Linked by Thom Holwerda on Tue 27th Oct 2009 00:37 UTC
Features, Office In the comments on our editorial about language purism and the Psystar case, it became quite clear that language is a subject almost everyone has an opinion on - not odd if you consider that language is at the very centre of what makes us "human". Since this appears to be a popular subject, let's talk about the influence computing has had on two very minor aspects of the Dutch language.
Permalink for comment 391288
To read all comments associated with this story, please click here.
Thom's wrong on language
by jal_ on Tue 27th Oct 2009 09:00 UTC
Member since:

Although the article was entertaining, and as far as the discussion on quotes is concerned almost accurate, there are some factual errors on the Dutch language:

A long, long time ago, when computers did not exist and man still got around on horseback, the Dutch language was much more closely related to German than it is now. Back then, declension was a core part of Dutch, much like it still is in German today.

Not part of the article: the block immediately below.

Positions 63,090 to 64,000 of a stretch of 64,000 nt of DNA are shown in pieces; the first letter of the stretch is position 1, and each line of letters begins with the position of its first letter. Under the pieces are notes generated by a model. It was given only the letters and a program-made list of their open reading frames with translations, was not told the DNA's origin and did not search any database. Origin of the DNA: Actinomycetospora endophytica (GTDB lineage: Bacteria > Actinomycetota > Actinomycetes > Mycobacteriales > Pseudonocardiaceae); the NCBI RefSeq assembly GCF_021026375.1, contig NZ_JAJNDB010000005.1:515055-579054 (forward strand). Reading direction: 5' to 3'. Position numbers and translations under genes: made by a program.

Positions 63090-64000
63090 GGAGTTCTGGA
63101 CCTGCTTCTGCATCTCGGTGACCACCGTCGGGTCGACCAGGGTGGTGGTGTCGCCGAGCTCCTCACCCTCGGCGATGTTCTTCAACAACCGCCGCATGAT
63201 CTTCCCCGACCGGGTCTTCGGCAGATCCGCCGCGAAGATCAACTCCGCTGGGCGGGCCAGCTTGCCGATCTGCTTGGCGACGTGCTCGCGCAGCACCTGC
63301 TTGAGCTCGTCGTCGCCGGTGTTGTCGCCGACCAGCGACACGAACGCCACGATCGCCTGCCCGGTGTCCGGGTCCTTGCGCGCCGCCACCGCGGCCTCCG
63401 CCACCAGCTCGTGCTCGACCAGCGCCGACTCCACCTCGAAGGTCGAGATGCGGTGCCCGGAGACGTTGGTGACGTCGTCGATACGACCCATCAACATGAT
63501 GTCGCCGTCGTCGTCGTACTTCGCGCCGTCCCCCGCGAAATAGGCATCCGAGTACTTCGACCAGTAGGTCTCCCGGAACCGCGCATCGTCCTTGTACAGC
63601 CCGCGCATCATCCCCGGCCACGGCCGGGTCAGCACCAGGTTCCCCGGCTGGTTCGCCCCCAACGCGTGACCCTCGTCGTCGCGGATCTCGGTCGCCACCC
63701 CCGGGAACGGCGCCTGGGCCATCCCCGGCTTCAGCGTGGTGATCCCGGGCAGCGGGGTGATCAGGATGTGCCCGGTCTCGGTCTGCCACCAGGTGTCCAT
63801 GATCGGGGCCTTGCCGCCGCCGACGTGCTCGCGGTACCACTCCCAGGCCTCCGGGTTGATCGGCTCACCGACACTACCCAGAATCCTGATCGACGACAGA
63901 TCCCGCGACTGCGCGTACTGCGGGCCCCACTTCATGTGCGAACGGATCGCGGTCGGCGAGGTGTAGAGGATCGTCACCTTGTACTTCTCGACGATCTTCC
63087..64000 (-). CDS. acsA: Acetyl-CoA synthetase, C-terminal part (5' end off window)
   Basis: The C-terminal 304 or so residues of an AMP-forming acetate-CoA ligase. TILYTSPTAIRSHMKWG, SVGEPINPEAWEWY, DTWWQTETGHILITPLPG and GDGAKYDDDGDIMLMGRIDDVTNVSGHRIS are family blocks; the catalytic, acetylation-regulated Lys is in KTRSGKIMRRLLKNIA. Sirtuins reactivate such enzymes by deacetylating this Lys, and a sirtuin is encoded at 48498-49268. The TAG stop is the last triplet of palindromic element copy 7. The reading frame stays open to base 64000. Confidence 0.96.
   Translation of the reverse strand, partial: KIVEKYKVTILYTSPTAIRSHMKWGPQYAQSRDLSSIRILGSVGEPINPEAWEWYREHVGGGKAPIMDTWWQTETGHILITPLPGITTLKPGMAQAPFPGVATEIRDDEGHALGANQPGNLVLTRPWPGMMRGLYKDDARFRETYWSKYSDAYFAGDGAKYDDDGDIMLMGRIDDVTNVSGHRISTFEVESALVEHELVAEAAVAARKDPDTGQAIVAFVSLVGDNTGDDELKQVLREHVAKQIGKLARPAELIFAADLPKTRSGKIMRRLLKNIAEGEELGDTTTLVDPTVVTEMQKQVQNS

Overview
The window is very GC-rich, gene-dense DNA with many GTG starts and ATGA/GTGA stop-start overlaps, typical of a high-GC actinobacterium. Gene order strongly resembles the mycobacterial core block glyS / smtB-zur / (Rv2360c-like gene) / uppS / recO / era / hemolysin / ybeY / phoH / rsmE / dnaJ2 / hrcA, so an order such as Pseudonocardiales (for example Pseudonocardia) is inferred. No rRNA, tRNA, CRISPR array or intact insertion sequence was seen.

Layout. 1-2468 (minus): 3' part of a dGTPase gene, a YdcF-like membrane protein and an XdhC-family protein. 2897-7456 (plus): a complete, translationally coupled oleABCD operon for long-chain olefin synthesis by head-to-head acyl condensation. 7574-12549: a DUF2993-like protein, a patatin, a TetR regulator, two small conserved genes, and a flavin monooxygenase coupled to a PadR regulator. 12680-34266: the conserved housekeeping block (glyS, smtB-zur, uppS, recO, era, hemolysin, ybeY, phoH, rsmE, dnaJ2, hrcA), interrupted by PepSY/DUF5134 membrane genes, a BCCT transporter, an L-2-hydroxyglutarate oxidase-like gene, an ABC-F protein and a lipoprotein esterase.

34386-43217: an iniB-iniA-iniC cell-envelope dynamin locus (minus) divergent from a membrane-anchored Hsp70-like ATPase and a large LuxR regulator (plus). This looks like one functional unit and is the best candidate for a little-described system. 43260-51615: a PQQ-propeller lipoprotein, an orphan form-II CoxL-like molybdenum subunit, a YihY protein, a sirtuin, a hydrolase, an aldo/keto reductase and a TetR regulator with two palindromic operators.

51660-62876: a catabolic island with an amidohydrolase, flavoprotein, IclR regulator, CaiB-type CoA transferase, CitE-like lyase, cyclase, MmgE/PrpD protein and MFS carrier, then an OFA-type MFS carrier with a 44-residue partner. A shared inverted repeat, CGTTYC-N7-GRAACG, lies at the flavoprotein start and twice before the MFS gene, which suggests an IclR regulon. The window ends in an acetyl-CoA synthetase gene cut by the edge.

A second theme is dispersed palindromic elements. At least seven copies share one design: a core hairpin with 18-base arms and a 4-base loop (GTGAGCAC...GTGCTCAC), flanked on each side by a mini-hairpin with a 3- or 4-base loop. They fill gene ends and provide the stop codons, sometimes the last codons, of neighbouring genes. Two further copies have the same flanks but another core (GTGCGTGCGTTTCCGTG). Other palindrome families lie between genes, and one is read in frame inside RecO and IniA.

Dutch and German form a language continuum, back then and now still. Dutch once did have declensions, but started to lose them in medieval times (they were re-introduced later for the written language).

the genitive still lingers around, and gets used even beyond mere fixed expressions - especially the genitive of the definite article. One of my mannerisms is to say "dat is niet des [name]" ("that is not of [name]"), which is something I say whenever someone does something which he normally wouldn't do.

"des X zijn", is a fixed expression. Though the genetive may not be entirely dead, your example is exactly a fixed expression, and I bet you use it even when [name] is a female (and not "der X" in that case).

In Dutch discourse, the genetive inflection des often gets shortened to just s.

That's not in discourse, that's in fixed expressions. Noone says "de heer 's huizes", or the like.


Reply Score: 2